U.S. Health Agency Releases Detailed Guidelines For Pregnancy After Zika Virus Exposure

Zika-Virus

Based on studies and evidences, the U.S. Centers for Disease Control and Prevention (CDC) has issued recommendations about pregnancy planning and the timing of pregnancy after possible exposure to Zika virus.

Studies found a link between Zika and microcephaly, a birth defect that is a sign of incomplete brain development, and possibly other problems such as miscarriage and stillbirth.

According to the health agency, women diagnosed with Zika virus should wait at least 8 weeks before trying to get pregnant. Similarly, men are recommended to wait at least 6 months after their symptoms first appeared to have unprotected sex.

For men and women without symptoms of Zika virus but who had possible exposure to Zika from recent travel or sexual contact, CDC recommends waiting at least 8 weeks before trying to get pregnant in order to minimize risk.

For men and women living in an area with active Zika transmission, the health agency recommends healthcare providers talk with their patients about their pregnancy plans during a Zika virus outbreak, the potential risks of Zika, and how they can prevent Zika virus infection.

“These are very complex, deeply personal decisions, and we are communicating the potential risks of Zika virus infection during pregnancy for people who live in areas with active transmission. We are encouraging health care providers to have conversations with women and their partners about pregnancy planning, their individual circumstances and strategies to prevent unintended pregnancies,” CDC said in a statement.

Men are recommend to use condoms every time they have sex or not have sex for the duration of the pregnancy. This is an advice for men living in or traveled to an area with active Zika virus transmission and have a pregnant partner.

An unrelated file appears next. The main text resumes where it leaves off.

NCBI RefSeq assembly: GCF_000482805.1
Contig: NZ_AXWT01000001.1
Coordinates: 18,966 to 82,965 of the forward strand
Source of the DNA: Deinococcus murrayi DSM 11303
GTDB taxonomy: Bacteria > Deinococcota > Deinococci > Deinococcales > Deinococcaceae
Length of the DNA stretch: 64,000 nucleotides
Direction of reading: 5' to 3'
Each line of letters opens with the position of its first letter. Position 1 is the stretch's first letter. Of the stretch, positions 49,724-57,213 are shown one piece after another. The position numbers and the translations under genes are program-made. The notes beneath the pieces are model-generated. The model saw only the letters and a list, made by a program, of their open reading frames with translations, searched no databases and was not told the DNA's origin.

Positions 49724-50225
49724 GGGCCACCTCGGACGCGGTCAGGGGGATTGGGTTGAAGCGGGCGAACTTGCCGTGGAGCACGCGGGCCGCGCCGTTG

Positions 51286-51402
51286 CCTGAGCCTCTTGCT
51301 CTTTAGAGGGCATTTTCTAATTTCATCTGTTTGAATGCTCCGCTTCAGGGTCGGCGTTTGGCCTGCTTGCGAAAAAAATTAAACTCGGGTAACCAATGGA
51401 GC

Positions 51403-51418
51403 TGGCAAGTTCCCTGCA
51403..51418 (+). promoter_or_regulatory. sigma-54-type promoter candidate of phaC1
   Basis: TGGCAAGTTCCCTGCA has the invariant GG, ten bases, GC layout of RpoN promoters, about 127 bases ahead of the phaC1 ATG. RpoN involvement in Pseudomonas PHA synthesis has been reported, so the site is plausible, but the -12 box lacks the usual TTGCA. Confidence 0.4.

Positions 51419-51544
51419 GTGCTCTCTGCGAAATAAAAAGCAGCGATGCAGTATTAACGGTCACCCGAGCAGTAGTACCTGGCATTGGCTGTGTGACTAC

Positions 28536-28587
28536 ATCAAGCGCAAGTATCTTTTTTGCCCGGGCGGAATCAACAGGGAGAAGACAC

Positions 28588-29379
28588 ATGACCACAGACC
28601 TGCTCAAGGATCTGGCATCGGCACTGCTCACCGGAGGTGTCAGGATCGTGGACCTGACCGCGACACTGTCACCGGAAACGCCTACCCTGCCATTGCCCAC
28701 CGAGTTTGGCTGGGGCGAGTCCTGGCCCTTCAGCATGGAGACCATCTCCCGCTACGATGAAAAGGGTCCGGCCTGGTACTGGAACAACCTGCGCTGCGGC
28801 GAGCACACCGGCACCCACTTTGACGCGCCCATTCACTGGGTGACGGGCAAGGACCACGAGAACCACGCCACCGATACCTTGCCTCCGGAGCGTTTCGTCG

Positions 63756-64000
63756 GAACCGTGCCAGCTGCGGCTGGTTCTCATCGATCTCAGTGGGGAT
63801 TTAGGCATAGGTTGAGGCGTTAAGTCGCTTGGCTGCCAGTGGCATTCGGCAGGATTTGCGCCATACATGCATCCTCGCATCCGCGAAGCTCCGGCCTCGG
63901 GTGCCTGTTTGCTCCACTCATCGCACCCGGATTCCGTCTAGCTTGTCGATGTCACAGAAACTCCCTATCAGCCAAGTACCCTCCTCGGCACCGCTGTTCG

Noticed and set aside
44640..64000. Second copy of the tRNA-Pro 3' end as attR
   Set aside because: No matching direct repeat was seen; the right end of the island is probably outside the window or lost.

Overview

“Condoms must be used correctly from start to finish, every time during sex.”

Couples with men with confirmed Zika or symptoms should consider using condoms or not having sex for at least 6 months after symptoms begin. Men who traveled to an area with Zika but did not develop symptoms of Zika should consider using condoms or not having sex for at least 8 weeks after their return in order to minimize risk.

Men living in an area with Zika but have not developed symptoms might consider using condoms or not having sex while there is active Zika transmission in the area.

“Couples who do not want to get pregnant should use the most effective contraceptive methods that they can use consistently and correctly, and they should also use condoms to prevent the sexual transmission of Zika. Couples who are trying to get pregnant should consult with their healthcare provider,” CDC said.

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